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To The Big Apple And Back Home Again

In this month's installment of These Ozarks Hills, Marideth Sisco tells us about her jaunts around the country, and coming back home again.

This is Marideth Sisco for These Ozarks Hills. Most years, I really don't like summer all that much, because I have to spend my time indoors under the fan, instead of outdoors in the garden. But I'm seeing it differently this time, because I've just come back from a very busy week in New York City and a week before that in Little Rock, promoting the movie “Winter's Bone.”

If you haven't heard of this film by now you must be out of the country. Because it was made in the Ozarks, it is about a part of the Ozarks, and the book from which it was taken was written by Ozarks native Daniel Woodrell.

And I have to say – it was a very good book and now it's a very good movie. And I was in it, I was the old lady singing in the picking session and other places. So this past month I was out plugging the film, first at another film festival, and then at the New York openings.

Speaking of New York City, even though I was filled with pre-conceived notions, it was a pure delight, and caused me to change my somewhat snooty thinking about the essential inferiority of urban life.

New York City is its own world. The food at its worst was terrific, and was at times too good for words. The accomodations, down in lower Manhattan, were cozy, and offered a view of an old, old part of the city, that was once a thriving garment district. Most of the roofs still had their old water tanks on stilts, from which they still draw their gravity-fed water.

And right among them in that homey skyline view, stood the Empire State Building. I have to admit I was charmed. And I'll probably go back.

I figured out what you do about the traffic. You don't drive. You hire someone else, an expert who can perform an elegant high-speed slide between delivery trucks and pedestrians and get you to your destination, untouched and on time. They're magicians, but they're called cabdrivers.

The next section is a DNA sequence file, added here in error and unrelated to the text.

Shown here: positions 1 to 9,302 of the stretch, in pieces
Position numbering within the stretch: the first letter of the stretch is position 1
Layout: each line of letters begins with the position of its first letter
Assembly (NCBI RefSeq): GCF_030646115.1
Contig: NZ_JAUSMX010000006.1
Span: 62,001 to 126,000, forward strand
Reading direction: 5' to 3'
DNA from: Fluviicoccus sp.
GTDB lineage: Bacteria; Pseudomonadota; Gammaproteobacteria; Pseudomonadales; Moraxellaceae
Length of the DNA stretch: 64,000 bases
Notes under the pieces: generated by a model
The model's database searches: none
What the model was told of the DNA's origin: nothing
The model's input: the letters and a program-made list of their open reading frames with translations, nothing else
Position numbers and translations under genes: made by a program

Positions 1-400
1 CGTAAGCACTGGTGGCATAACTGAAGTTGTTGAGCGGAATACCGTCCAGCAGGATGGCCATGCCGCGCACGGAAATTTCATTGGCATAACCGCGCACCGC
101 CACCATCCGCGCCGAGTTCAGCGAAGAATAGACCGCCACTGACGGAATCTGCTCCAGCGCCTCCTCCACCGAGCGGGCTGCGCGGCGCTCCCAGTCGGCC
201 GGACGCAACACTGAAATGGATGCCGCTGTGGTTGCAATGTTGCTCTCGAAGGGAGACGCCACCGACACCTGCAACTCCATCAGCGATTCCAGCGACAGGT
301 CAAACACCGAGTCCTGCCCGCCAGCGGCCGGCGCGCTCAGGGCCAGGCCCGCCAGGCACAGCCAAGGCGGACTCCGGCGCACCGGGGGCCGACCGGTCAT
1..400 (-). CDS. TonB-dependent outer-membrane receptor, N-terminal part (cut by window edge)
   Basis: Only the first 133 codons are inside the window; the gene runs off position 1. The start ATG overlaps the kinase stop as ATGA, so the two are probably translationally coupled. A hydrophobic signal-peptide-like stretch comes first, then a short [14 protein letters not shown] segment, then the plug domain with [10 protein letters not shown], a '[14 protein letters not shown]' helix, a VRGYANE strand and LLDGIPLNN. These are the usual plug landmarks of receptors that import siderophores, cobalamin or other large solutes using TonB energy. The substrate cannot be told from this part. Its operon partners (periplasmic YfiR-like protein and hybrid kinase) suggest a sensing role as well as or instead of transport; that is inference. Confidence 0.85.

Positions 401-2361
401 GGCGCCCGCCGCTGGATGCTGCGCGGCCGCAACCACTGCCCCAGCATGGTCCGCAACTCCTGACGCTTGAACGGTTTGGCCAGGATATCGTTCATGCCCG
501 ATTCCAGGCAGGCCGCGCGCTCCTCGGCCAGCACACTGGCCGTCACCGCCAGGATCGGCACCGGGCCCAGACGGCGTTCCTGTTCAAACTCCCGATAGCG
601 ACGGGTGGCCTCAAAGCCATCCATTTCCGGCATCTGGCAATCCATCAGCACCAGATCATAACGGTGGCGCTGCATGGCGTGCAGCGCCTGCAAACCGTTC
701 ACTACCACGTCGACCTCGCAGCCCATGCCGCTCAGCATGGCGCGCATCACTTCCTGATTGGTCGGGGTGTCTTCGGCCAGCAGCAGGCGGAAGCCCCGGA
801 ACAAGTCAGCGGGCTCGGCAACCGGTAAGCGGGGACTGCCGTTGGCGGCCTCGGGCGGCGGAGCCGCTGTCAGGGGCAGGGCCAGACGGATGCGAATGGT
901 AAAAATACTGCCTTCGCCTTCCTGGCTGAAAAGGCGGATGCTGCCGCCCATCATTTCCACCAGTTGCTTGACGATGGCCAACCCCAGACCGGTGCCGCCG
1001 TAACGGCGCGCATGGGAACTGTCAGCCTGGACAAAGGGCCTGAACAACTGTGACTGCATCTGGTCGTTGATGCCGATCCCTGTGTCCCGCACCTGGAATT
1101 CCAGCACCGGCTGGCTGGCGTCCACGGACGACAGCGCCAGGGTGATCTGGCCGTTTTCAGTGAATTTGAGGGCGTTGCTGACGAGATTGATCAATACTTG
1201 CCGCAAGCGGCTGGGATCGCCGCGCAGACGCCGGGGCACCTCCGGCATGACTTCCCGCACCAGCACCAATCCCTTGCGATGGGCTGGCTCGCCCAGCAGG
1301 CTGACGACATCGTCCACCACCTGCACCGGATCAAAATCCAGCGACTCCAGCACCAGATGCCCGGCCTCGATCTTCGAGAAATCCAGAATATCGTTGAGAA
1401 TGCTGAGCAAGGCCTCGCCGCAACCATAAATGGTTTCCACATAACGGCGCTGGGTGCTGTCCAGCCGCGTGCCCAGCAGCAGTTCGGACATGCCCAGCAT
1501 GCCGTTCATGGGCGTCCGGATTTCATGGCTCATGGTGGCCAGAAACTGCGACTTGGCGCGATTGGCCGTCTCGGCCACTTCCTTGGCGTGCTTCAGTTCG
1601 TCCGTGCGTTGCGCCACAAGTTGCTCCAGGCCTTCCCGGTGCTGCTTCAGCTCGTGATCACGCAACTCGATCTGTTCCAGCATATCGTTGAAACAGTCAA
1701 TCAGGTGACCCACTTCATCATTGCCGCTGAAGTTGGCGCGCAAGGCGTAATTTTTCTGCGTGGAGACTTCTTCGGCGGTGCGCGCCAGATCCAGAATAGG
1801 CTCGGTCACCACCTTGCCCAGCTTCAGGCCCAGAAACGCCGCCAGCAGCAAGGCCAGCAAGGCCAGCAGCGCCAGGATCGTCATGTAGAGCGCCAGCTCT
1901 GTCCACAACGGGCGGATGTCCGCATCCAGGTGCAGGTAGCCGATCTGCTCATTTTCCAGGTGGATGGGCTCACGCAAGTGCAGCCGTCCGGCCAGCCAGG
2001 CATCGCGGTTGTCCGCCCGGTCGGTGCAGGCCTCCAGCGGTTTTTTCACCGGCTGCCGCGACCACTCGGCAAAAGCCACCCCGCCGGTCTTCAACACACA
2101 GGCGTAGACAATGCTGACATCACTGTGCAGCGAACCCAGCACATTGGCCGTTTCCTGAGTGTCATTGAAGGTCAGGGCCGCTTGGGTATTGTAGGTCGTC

As you can tell, I had a very good time there.

I'll return to Little Rock sometime as well, because I didn't get to see nearly enough of the Clinton Library, and I didn't spend enough time at the River Market, down the street from my hotel. The hotel, though, even with its marble columns and all the trappings of southern culture, turned out to be just a little rich for my blood.

Now I must say, the accomodations were great, they were paid for by the festival, and I am definitely not complaining. The large room was outfitted with a comfortable bed, as well as a couch, coffee table, dining table, desk, large TV and two maids a day. One called in the morning with two newspapers and advice on where to go for breakfast. She tidied up the room and made the bed. The other brought smiles and delicious sweets, and turned the bed down in the evening. But I gotta say, the both of them had accents and manners way more like mine than anybody I met at breakfast.

The film festival itself was well organized and great fun, and they took wonderful care of me, and I'd say that even if we hadn't won the “Golden Rock” for best film. More unusual than the bronze trophy that came with the award, though, was an item in the gift basket sent to the hotel by the festival management along with my credentials.

It was a talking action figure doll with its own stand and certificate of authenticity from an outfit called "Toy Presidents." Yes, it was Mr. Bill himself, in suit and tie and a button under his lapel that when pressed, issued a tinny, very eery comment once uttered, and evidently recorded, spoken by the president himself.

It made me wonder what the toy George would say. Washington, not Bush. But it is just such as that, apparently, that is show business.

The trouble was, when I got back from Little Rock, I just about had time to repack and run through the shower, then it was off to the Big Apple. I don't usually move that fast.

But It was certainly two weeks well spent, and I'd do it again for this movie in which I played such a small part and feel such great pride. But there was nothing that could beat landing again on Ozarks soil, and making my way home out of the Branson hills and across the southern tier of counties down to my little farm below Hutton Valley.

All that runnin' around was fun and maybe worthwhile, but it sure is good to be home, even in summer, here in These Ozarks Hills, where nobody has an accent. This is Marideth Sisco. Thanks for listening.